Freelancing full-time is an increasingly popular career move. Studies suggest half of the American workforce will be freelancers by 2027. Wow.
Of course, there are some important things to consider before you take the professional leap of faith. How you’ll leverage your skill set and network to find business and make bank is a great example.
But it’s also important to factor in your future.
Freelancers are prone to think about immediate needs. “What’s my next big deadline?” “How will I pay my rent?” “Do I have the leftover money for that new, fancy pair of shoes?” However, freelancers don’t have the luxury of a 401(k) or employer-funded healthcare, so it’s a good idea to think several years down the road.
“There’s typically no unemployment, retirement, or paid-time-off benefits,” explains Abbey Woodcock, founder of informational websites Business of Copy and Freelance Co-Op. This means that freelancers need to take it upon themselves to prepare for retirement, time off, or emergencies.”
Overwhelemed? Don’t worry—we’ve broken down five ways to prep your budget for full-time freelancing.
1. Up your rate.
Is it just us, or is negotiating your rate one of the most complicated parts of freelancing? Charge too much, and you may not get the gig. But charge too little? Well, it may not be worth it. Sure, a lot goes into figuring out your rate – and your future should be one of them.
“Just because you made $20 per hour at your full-time job, doesn’t mean you should price your service at $20 per hour,” Woodcock says. “You need to factor in components like payment-processing fees, software, and taxes.”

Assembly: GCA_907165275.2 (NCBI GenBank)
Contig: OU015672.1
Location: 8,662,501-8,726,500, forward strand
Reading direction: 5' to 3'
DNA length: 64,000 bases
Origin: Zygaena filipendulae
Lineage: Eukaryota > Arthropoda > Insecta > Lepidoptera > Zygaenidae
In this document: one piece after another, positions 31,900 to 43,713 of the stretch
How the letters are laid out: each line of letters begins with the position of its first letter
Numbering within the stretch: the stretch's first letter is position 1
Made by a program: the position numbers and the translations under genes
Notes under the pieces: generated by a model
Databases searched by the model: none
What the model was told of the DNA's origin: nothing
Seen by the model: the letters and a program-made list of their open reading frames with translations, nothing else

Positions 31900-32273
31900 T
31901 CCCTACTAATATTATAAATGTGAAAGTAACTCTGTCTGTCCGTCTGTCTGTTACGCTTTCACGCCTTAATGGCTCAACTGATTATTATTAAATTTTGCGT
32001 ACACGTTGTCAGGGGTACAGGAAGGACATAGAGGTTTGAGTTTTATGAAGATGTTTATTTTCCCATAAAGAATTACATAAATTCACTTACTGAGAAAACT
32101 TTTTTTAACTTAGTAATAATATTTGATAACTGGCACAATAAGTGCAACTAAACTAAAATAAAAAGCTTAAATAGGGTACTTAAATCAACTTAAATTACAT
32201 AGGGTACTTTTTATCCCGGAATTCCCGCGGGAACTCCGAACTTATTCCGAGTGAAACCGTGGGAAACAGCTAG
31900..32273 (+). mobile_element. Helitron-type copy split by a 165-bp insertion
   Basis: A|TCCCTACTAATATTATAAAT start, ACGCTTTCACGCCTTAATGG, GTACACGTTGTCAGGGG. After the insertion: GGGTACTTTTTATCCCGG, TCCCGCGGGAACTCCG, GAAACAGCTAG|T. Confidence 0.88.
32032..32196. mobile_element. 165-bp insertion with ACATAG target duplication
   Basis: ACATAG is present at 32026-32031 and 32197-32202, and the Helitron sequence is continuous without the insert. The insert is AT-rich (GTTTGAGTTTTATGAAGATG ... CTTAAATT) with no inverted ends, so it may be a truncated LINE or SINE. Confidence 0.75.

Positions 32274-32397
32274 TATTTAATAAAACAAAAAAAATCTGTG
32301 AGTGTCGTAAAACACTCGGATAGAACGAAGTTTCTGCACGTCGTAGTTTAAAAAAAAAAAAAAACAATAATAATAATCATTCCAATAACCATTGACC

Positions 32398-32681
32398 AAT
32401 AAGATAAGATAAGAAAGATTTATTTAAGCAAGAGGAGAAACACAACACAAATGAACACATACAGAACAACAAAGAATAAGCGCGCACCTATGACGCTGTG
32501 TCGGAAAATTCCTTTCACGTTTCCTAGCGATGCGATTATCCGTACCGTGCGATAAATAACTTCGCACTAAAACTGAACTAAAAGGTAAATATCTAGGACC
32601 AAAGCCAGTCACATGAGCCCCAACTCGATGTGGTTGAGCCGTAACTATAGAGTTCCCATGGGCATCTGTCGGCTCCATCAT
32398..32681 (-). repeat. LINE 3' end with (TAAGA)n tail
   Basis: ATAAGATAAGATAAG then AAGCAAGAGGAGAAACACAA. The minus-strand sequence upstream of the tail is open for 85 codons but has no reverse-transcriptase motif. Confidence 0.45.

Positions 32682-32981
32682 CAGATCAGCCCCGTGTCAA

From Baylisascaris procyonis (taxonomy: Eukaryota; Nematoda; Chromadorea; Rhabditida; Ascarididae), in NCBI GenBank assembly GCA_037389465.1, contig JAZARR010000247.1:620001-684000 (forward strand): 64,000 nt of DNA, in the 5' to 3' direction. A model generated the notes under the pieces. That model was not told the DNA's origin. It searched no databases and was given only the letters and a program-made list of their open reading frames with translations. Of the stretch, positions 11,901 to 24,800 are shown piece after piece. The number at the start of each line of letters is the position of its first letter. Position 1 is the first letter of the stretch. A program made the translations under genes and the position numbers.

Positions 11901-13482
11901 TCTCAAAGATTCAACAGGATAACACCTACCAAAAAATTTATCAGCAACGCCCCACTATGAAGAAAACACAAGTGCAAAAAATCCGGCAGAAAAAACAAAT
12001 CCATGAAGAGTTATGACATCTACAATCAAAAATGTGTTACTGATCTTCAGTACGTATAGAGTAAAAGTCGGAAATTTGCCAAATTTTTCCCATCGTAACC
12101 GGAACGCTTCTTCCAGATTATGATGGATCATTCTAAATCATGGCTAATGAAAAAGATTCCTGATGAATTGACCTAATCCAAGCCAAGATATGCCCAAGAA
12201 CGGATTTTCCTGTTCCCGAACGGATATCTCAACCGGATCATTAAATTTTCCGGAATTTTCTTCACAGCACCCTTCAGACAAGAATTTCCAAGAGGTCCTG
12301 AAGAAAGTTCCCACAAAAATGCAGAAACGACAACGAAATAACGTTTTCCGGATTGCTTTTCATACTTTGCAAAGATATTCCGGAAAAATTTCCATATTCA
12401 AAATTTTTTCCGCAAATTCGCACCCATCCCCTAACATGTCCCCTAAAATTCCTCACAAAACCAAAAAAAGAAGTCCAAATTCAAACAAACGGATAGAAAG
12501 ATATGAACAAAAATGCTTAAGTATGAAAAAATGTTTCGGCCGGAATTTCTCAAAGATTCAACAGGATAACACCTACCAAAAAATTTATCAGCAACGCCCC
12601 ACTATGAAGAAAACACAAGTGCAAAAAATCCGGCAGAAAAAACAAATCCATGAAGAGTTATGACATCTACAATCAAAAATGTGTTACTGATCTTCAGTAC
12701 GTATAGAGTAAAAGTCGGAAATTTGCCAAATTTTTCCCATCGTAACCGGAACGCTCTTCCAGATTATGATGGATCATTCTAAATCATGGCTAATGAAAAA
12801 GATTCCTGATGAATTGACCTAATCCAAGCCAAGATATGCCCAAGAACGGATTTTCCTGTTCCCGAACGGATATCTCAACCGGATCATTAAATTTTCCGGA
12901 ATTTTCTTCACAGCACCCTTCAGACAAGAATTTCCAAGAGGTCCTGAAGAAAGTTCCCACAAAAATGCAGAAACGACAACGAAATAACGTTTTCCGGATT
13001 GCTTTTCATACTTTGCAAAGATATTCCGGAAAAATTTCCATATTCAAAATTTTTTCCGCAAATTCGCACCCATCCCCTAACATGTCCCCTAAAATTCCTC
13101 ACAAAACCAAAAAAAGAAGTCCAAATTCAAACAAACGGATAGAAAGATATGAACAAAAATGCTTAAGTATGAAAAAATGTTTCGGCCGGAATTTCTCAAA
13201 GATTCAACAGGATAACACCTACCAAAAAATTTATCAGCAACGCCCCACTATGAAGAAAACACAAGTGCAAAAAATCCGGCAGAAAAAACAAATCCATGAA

She recommends making a list of all the overhead costs you foresee coming down the pipeline, including your savings goals. From there, you’ll be able to determine how much you need to cover your expenses, short and long-term.
2. Do the numbers.
So how do you know how much you should save for future expenses like taxes? You’ve got to do the math.
“Just because a client pays you $1,000 doesn’t mean you made $1,000,” Woodcock says. “What is your profit margin on that $1,000?”
Get closer to the bottom line by asking yourself some big questions. How much should you set aside for taxes? A good guide is anywhere from 25 to 30%. Are you saving for retirement? How long do you spend looking for clients? Because every freelancer knows that nobody pays you to hustle. Having a better sense of your needs will give you a better understanding of your ideal rate.
3. D.I.Y. 401(k)
Truth is, everyone will retire. Yes, even you, you super-freelancer. But unless you set some money aside now, you won’t have any dough for your twilight years.
“As a freelancer, saving for retirement rests solely on your own shoulders,” says Kevin Michels, CFP, EA, and fee-only financial planner at Medicus Wealth Planning. “You don’t have an employer matching your 401(k) contributions or doing profit-sharing, in fact, because you don’t have a full-time employer, you don’t even have access to a ready-made 401(k) plan.”